The use of behavioral ecology to model the evolution of racketeering and organized crime in unregulated systems of exchange does have some points of overlap with the emerging field of behavioral economics. Behavioral economists maintain that psychological variables have measurable impacts on individual economic decision making and behavior (Camerer and Loewenstein, 2004). Much research in this area is conducted in laboratory settings so that subjects can be rigorously studied under controlled conditions. This approach also allows psychologically oriented economists to explore neurological substrates of economic behavior, such as reciprocity and altruism (Fehr and Schmidt, 2004). Behavioral economics also has implications for research with non-human primates, whose behavioral systems have also been shown to include notions of fairness as well as systems of reciprocity and exchange (see de Waal, 2010).
Katherine Hirschfeld

5. Organized Crime and Kleptocracy

Gangster-states are defined here as chimeric, transitional political economies that temporarily formalize the extractive economic monopolies of racketeering over marked geographic territory. Once territorial boundaries become established, the racket resembles a rudimentary kleptocratic state, with the security forces repurposed beyond monopoly enforcement into activities more typically associated with government. These may include the organization of economic production, conflict resolution and territorial defense. Gangster-state territories are not fixed or static, as kleptocratic elites will seek to colonize surrounding territory if conditions are favorable. On the other hand, the extractive core of racketeering creates an impetus for conflict with neighboring groups as well as exhaustive depletion of resources that may ultimately lead to political-economic decline or collapse.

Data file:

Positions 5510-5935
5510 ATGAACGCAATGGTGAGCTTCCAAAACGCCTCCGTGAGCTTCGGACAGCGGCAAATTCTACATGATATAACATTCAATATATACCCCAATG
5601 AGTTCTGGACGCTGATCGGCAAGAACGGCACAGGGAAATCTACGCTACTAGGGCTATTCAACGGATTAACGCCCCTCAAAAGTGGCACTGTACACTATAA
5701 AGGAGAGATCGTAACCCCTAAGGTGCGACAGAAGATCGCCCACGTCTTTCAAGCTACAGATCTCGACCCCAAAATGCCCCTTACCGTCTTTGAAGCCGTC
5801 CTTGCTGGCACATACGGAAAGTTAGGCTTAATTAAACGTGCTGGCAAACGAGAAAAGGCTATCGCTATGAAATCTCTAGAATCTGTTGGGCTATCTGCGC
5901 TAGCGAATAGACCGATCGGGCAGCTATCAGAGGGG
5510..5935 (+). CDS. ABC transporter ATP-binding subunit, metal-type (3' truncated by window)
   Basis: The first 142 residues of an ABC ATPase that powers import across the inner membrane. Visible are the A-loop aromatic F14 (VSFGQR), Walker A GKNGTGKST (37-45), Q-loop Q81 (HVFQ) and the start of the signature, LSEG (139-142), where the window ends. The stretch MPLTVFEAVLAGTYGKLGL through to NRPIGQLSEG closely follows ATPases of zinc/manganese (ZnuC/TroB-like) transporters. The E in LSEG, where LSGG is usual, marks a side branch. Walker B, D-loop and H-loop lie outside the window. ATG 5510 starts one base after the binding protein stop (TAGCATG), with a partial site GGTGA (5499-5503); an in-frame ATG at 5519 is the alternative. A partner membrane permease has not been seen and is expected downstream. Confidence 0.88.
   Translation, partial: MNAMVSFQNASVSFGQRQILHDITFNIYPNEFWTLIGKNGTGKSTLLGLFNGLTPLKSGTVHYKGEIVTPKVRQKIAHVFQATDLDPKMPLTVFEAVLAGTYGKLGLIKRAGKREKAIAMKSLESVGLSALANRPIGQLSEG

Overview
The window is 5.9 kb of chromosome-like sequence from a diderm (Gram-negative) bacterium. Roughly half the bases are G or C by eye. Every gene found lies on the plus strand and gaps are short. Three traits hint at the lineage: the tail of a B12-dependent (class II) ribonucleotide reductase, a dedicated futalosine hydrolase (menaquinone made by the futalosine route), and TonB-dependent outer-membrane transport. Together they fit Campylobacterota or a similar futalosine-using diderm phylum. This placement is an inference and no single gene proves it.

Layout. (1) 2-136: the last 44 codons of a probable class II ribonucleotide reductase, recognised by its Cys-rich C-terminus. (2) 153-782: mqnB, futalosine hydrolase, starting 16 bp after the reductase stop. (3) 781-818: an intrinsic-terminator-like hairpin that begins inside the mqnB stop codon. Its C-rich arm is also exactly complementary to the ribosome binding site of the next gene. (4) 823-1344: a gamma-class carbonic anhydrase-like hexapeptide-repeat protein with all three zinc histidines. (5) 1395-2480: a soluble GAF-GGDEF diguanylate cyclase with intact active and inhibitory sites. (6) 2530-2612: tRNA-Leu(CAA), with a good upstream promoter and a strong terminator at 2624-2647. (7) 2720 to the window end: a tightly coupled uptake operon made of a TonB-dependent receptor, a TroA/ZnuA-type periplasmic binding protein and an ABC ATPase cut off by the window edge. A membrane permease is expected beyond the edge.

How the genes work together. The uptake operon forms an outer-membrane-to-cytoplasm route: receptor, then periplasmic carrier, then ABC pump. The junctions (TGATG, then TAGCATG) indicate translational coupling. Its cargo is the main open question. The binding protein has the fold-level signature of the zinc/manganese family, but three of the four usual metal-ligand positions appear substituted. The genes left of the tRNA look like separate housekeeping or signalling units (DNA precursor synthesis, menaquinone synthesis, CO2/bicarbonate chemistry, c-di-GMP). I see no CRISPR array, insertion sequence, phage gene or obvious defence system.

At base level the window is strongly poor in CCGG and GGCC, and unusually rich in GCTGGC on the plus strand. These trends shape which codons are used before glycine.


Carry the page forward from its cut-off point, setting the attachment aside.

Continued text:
Katherine Hirschfeld

6. Things Fall Apart … and Rebuild

Joseph Tainter was the first anthropologist to explore political decline and collapse in comparative perspective (1988). His book begins with a contrarian observation: The presence of so many archaeological ruins around the world suggests complex societies are transient and fragile, and modern populations may not be immune to the forces that caused these prehistoric civilizations to collapse. He describes these considerations as presenting “a difficult mystery” since researchers have always perceived “an inexorable trend toward higher levels of complexity” in human societies (Tainter, 1988:3). Until the 1980s, explanations of collapse—when they appeared at all—were done in an ad hoc manner, for one society at a time (Tainter, 1988:3). There was no comparative modeling to establish common patterns.
Katherine Hirschfeld

7. Darwinian Political Economy

This work began back in the 1990s, when a seedy crime novel collided with a graduate seminar in evolutionary biology to generate an unusual set of research questions: Is racketeering an evolutionary stable strategy? Is the geographic inscription of protection rackets a phase of primary and secondary state formation? How do conflicts between rival racketeers shape longitudinal patterns of inequality, political stability, state formation and state failure?
Katherine Hirschfeld